12. A form-maintaining insert for a cap which comprises a generally flat sheet of form-retaining material that has a front portion which is generally similar to the front portion of the crown of said cap and which is insertable within the front portion of said cap to underlie and to confront said front portion of said crown in face-to-face relation and that has a rear portion which is generally similar to the rear portion of said crown of said cap and which is insertable within the rear portion of said cap to underlie and to confront said rear portion of said crown in face-to-face relation, said front portion of said insert having a curved periphery, said rear portion of said insert having a periphery which is, at least in part, curved, said insert having a severance line therein which extends forwardly from the rear edge of said rear portion a substantial distance toward said front portion to define left and right areas for said rear portion, said severance line defining an open space which is spaced rearwardly of the forward-most point on said curved periphery of said front portion and which is spaced a substantial distance forwardly of the rearward-most point on said periphery of said rear portion to dispose said open space in registry with at least a part of the central portion of said crown of said cap, said left and right areas for said rear portion having edges that are intermediate said open space and said periphery of said rear portion and that confront each other, said left and right areas being movable relative to each other to enable the confronting edge on one of said areas to lap over the confronting edge of the other of said areas with a consequent reduction in the effective width of said rear portion of said insert, said insert resisting the relative movement of said left and right areas of said rear portion thereof and developing restorative forces which cause said left and right areas of said rear portion thereof to apply outwardly-directed forces to said cap, adjacent the sides of said crown, that will develop tensile forces in said crown which will resist wrinkling or creasing of said crown, said periphery of said rear portion of said insert providing a fold-line about which the rear wall of said cap can be folded inwardly and adjacent a confronting surface of said insert to reduce the space occupied by said cap to a desired value.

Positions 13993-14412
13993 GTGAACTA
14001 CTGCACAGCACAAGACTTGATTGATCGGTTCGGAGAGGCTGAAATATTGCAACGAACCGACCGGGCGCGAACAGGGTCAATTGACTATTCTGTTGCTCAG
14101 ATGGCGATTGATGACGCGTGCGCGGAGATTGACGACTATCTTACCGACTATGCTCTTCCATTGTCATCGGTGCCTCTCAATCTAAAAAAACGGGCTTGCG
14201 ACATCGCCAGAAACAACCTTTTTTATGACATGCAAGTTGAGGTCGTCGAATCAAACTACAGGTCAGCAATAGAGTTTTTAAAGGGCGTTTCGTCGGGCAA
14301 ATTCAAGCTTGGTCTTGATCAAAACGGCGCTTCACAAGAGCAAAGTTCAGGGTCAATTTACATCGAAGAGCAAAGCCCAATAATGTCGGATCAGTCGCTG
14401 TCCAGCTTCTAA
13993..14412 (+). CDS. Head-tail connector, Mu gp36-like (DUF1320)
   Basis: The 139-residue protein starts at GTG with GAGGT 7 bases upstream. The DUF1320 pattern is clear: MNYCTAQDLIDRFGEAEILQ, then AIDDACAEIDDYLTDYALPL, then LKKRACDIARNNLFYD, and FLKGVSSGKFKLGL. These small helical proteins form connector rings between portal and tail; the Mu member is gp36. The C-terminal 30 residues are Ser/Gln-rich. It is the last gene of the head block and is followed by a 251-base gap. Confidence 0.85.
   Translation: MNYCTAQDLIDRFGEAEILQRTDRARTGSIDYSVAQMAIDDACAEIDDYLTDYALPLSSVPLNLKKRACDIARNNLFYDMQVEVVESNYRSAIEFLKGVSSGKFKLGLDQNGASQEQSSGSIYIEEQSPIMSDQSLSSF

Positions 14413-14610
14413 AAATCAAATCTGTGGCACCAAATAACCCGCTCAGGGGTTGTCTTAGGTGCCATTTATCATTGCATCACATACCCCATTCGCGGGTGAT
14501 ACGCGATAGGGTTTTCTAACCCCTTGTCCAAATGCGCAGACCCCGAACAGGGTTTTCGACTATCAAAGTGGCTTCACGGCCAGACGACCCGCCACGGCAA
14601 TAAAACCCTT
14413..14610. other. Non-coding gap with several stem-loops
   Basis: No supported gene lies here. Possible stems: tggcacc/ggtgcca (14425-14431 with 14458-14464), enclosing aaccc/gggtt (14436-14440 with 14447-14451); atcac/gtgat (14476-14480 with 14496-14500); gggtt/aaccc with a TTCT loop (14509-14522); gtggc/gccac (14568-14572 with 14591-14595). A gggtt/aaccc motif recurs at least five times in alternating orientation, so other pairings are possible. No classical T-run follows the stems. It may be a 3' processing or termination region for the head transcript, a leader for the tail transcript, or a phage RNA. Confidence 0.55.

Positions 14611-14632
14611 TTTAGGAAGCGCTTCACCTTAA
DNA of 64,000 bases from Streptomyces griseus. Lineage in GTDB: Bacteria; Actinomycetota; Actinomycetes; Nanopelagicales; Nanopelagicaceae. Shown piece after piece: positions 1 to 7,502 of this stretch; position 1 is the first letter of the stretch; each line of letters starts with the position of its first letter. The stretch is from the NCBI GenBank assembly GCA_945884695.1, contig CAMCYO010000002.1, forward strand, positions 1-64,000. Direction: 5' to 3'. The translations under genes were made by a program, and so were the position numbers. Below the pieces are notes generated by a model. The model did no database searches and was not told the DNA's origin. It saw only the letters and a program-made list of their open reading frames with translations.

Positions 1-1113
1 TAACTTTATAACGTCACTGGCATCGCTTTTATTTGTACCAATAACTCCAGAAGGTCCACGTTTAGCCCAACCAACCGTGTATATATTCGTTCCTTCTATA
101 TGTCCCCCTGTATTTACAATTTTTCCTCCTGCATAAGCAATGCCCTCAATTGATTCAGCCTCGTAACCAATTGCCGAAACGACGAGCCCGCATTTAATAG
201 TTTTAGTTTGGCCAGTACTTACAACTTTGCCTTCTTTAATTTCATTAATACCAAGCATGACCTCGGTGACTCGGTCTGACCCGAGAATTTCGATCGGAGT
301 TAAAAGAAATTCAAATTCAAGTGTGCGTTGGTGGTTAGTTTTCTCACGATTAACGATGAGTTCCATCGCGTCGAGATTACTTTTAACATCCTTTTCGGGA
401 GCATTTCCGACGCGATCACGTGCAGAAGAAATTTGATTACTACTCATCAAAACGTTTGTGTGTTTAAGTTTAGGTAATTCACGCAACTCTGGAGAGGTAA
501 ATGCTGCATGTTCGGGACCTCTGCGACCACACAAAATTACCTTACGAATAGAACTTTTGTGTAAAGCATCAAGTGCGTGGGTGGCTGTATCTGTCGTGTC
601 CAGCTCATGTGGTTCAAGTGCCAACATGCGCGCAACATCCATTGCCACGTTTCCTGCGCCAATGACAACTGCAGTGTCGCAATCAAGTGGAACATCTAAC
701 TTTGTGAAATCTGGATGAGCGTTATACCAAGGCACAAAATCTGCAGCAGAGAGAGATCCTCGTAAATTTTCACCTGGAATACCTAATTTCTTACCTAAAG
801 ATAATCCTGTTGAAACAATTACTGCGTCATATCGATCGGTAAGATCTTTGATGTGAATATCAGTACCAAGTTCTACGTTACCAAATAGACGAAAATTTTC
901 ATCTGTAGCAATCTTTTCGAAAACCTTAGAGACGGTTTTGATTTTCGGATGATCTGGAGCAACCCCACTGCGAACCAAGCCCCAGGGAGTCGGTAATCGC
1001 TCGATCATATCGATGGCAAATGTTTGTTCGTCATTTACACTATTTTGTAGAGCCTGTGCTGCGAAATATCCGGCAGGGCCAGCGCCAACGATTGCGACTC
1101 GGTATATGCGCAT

13. A form-maintaining insert as claimed in claim 12 wherein the maxiumum width of said rear portion of said insert is greater than the maximum width of said crown of said cap whenever said intermediate, confronting edges defined by said severance line are in confronting, abutting engagement with each other.